2.5 Blockade - July 1941 to April 1942

2.5.1 Avonmouth Smoke Screen

Although German bombers continued to carry out raids against Bristol during May, June and early July 1941, they were only relatively small scale affairs undertaken mainly by aircraft unable to locate their targets in the Midlands and North of England. Nevertheless, in the Autumn of 1940 the Ministry of Home Security decided that smoke screens should be provided to cover vital targets such as munitions factories, dams and ports and personnel of the Pioneer Corps had been selected to undertake the task. In October the first Smoke Companies were formed, but it was to be June 25th 1941 before No.810 (SM) Company arrived in the Bristol area to operate a screen around Avonmouth Docks. Two types of smoke generator were used, the old No.24 Mark II and the newly introduced Haslar. The Mark II, known as the 'smoke pot', was a small and entirely static piece of equipment fitted with tall chimneys and operated by hand. It used Pool Diesel Oil and had a burn time of 5 hours, hence the fact that they were arranged in pairs to cover up to 10 hours of operation. By contrast, the Haslar was mounted on a trailer and towed by a lorry, the complete installation being sent each night to the required location. Haslars produced biscuit coloured smoke by means of partly burnt oil enclosed in a film of water which was comparable in colour, nature and consistency to a London fog and were able to produce some 50 times the quantity of smoke generated by the Mark II's.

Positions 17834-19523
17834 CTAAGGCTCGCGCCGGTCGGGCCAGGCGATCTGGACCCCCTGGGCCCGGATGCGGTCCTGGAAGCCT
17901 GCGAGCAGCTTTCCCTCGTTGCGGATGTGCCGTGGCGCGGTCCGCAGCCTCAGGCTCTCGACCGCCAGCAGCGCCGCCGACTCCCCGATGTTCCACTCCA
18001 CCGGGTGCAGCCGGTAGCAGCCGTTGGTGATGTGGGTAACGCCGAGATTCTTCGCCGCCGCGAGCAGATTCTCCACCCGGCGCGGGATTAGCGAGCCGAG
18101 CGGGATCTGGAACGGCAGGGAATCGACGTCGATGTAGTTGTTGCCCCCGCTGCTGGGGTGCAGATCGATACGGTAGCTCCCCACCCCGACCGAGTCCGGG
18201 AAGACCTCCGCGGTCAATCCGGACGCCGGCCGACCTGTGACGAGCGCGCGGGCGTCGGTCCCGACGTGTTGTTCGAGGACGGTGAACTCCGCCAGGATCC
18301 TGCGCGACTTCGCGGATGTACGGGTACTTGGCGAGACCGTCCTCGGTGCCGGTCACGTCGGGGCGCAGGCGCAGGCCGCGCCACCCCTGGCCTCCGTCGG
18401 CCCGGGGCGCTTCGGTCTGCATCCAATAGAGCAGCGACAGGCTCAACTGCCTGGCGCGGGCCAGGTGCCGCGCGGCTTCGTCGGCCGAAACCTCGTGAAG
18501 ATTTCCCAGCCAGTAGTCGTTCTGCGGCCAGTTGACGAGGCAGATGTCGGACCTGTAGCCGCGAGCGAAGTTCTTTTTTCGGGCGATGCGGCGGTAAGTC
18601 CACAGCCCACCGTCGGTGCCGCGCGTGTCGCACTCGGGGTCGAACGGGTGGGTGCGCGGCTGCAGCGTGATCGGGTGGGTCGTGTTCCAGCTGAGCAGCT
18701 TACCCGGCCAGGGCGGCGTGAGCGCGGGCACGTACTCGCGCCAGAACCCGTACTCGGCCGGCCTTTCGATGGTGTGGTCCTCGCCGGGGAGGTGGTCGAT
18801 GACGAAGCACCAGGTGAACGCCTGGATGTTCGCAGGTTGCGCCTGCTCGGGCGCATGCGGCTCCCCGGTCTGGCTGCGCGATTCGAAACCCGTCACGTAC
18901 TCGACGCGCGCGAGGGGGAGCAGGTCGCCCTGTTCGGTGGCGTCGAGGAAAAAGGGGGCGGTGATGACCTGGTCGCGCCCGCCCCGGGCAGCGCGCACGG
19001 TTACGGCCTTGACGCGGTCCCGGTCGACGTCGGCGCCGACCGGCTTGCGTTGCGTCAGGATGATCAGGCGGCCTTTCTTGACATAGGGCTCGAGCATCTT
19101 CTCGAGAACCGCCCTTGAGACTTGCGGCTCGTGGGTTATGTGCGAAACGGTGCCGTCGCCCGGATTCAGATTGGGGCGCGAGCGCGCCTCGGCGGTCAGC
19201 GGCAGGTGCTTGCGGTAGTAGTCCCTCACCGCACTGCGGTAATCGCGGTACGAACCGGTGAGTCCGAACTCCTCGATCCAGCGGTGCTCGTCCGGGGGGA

The Avonmouth Smoke Screen, which was first used early on the morning of July 5th, was made up of an Outer Circuit of up to 45 Haslars arranged on a radius of about 1500 yards around the target and an Inner Circuit formed by 2510 Mark II generators installed about 1000 yards out from the target, notably along the Portway, Portview Road and St.Andrew's Road, with the individual generators spaced in pairs at intervals of around 5 to 10 yards. This Inner, or 'quick cover', Circuit was lit instantaneously by exploders and provided a satisfactory screen during the interim period whilst the smoke from the Haslars joined up and covered the target. However, not all the generators were in use at any one time, as only that part of the screen lying within 60 degrees either side of the predicted wind would be utilised.

2.5.2 'Meacon' Radio Countermeasures

During their operations against Britain the Luftwaffe also made use of radio beacons located in France to assist aircraft navigation, and even against these radio countermeasures were employed. Instead of straightforward jamming, it was decided to receive and then re-radiate each individual beacon's signal from a transmitter located in Britain, thereby effectively falsifying the beacon's position. The transmitters involved were known as Masking Beacons or 'Meacons', the first having been installed in the region at Temple Combe in late August 1940, with an associated receiving station at Kington Magna. This was followed by a transmitting and receiving station opening at Highbridge in November, the transmitter from which was transferred to a separate site at Lympsham in March 1941.

The first success came some months later when, on the early morning of July 24th, the Lympshan transmitter, then re-radiating the Brest beacon, caused a Ju 88 of I/KG 30 which had been on a mission to Birkenhead Docks to land undamaged at RAF Broadfield Down, which at that time was still under construction. Low on fuel and thinking they were over France, the crew put down at 06.20 hrs, to make the first landing on what is now the main runway of Bristol's Lulsgate Airport, the Junkers subsequently entering service with the RAF as EE205!